June 25, 2011

NBA draft leaves some unanswered questions

At the College Basketball Roundtable each week, we ask each member of the coverage staff for his opinion about a current topic in the sport. Because of the NBA draft, we have an extra-long version of the Roundtable this week, with four questions.

QUESTION 1: Which team in the lottery made the most surprising pick?

David Fox's answer:
After watching Kansas the past three seasons, I was surprised to see Markieff Morris drafted ahead of his twin, Marcus, at the end of the lottery. Marcus always was the better college player, and now here's Markieff taken one spot before Marcus. That was the most surprising aspect of the pick, but San Diego State's Kawhi Leonard and USC's Nikola Vucevic were on the board at the time, too.

Mike Huguenin's answer:
This was called one of the weakest drafts in a while, and I think the number of international players going in the top 10 was an indication that a lot of NBA teams didn't like the available college talent. I was surprised that Markieff was the first Morris twin pick, I was surprised that Klay Thompson and Jimmer Fredette went so early (I think both will be productive offensively; I just thought physical limitations would hurt both in terms of their "draftability") and I was surprised that Alec Burks - who is a bad outside shooter - went 12th overall. But those surprises were mild compared to Tristan Thompson going fourth. He's a hard-working guy who does a lot of the necessary dirty work, but fourth overall? Interesting.

Jason King's answer:
I'm shocked Texas' Tristan Thompson went fourth overall to Cleveland. Defensively, he'll have a chance to make an immediate impact because of his ability to block and alter shots. He's also a really good person who will be a hard worker, a good teammate and a good ambassador for the organization. But he has such a long way to go offensively that I'm not sure he was worthy of the No. 4 pick. Again, I'm big on Thompson and felt he would've been a great selection late in the lottery. No. 4 just seemed too high.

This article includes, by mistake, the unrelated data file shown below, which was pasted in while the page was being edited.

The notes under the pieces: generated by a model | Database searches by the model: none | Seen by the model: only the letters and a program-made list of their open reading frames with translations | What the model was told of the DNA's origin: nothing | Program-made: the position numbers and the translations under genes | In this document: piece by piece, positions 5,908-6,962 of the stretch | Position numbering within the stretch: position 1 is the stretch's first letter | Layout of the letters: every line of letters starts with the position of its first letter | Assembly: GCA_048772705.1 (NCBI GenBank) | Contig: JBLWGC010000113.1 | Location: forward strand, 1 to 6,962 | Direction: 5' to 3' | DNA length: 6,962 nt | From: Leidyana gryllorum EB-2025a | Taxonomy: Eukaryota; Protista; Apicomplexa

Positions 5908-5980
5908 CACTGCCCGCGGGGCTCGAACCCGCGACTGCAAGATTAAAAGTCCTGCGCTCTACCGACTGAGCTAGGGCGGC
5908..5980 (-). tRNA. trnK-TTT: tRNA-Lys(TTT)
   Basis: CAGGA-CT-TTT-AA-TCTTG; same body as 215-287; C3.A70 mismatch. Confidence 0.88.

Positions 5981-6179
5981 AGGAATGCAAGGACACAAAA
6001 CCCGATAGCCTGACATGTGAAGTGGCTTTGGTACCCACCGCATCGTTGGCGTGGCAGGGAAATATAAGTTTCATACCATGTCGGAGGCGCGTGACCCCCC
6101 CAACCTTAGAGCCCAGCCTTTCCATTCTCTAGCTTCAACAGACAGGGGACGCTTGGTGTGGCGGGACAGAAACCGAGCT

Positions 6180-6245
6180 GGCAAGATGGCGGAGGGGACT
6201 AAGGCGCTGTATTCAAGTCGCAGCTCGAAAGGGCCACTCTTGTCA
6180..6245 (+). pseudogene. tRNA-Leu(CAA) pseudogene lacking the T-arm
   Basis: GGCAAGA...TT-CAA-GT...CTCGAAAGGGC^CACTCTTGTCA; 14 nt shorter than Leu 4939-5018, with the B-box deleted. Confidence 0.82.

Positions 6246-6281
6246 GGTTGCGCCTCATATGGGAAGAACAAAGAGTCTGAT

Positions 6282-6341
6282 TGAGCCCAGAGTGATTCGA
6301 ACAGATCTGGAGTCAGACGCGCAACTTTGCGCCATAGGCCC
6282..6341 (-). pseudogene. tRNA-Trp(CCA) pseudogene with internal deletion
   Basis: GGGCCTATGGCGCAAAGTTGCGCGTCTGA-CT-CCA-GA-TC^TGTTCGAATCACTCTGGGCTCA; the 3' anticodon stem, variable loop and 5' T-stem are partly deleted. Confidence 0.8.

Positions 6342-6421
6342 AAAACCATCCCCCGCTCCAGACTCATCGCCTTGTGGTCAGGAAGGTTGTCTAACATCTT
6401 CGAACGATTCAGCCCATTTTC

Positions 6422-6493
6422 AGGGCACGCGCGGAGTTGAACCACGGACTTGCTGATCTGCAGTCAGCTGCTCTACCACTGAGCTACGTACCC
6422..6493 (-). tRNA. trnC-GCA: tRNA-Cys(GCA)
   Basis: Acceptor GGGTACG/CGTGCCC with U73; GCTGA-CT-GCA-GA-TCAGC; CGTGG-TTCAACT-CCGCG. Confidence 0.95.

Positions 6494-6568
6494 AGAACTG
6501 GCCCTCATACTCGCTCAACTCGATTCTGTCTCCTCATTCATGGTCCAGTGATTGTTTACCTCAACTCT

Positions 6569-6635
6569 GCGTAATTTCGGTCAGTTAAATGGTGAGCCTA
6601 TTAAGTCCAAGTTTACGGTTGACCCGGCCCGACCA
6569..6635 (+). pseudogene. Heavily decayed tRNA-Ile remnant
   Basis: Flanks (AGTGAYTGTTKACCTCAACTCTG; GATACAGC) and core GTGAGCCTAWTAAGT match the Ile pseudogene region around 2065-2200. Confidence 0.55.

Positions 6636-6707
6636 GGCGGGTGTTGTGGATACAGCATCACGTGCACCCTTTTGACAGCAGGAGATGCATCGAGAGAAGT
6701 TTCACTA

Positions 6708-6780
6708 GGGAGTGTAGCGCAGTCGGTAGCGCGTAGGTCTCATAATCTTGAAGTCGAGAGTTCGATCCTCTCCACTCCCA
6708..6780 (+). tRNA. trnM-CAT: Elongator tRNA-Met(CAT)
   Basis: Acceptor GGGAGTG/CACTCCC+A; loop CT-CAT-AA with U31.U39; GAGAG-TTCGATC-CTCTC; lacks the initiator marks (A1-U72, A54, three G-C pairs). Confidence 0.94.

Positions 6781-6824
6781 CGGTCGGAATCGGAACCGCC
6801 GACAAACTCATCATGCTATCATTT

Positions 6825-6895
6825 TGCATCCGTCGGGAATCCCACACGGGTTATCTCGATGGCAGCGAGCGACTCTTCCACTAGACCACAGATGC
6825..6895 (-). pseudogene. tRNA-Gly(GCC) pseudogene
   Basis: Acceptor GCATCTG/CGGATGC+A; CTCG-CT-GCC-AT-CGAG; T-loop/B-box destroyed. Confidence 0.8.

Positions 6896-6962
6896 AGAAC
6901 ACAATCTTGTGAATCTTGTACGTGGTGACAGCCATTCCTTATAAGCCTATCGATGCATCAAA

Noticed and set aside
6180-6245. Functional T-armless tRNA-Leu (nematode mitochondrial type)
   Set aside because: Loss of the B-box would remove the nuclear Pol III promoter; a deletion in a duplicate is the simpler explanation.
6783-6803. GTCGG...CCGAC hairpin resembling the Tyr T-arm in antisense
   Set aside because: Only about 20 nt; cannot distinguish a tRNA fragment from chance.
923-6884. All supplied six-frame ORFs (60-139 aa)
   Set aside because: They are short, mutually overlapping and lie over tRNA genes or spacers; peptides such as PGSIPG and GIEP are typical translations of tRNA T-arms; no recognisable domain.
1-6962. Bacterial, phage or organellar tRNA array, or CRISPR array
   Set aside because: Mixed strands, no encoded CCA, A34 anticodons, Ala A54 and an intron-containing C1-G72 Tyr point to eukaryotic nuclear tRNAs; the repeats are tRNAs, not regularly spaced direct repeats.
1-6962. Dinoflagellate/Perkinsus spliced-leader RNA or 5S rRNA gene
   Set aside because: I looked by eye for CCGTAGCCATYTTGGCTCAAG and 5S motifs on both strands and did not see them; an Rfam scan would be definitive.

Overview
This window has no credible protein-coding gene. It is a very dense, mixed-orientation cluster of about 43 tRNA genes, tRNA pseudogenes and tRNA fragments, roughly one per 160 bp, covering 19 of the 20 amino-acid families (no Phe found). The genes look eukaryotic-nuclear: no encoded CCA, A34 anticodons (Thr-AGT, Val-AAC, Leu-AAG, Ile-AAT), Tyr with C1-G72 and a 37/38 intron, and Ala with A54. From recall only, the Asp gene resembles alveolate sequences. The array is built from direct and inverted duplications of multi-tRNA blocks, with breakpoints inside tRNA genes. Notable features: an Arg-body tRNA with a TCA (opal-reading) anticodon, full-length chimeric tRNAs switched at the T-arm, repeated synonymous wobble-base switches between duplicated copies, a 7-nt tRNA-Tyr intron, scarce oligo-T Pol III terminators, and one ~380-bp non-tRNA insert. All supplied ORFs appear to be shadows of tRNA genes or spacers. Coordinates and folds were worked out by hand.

Steve Megargee's answer:
The lottery featured plenty of international players whose names were unfamiliar to fans who don't follow the game closely, so I'll limit this to the lottery picks who played college basketball. While I expected Texas forward Tristan Thompson to be one of the first 10 picks, I didn't anticipate he would be taken as early as fourth overall. The move does make some sense when you think about it. I figured Kentucky's Brandon Knight and Connecticut's Kemba Walker would get selected before Thompson, but Cleveland already had taken Duke point guard Kyrie Irving with the first overall pick. That meant they probably were going to take a big man rather than a second guard with the fourth pick. So it came down to picking Thompson or one of the international players. Although Thompson really came on strong down the stretch in his freshman season, I didn't know if he had the polish or potential to warrant the No. 4 overall pick. That he got taken fourth is a testament to the fact that this draft lacked any can't-miss stars at the top.


QUESTION 2: Which rookie makes the biggest impact next season (assuming there is a season, of course)?

David Fox's answer:
This will be a cop-out, but it's going to be Kyrie Irving. He was pretty much the only sure thing in the draft. Really, there's no reason to go out on a limb for top rookie. Most of the recent rookies of the year seem obvious in retrospect: Blake Griffin, Derrick Rose, Kevin Durant. We know Irving is going to play. We know Cleveland needs him, if for no other reason than to breathe some life back into the franchise. Analysts keep comparing Irving to Chris Paul, who was the 2005-06 rookie of the year. Those comparisons could continue.

Mike Huguenin's answer: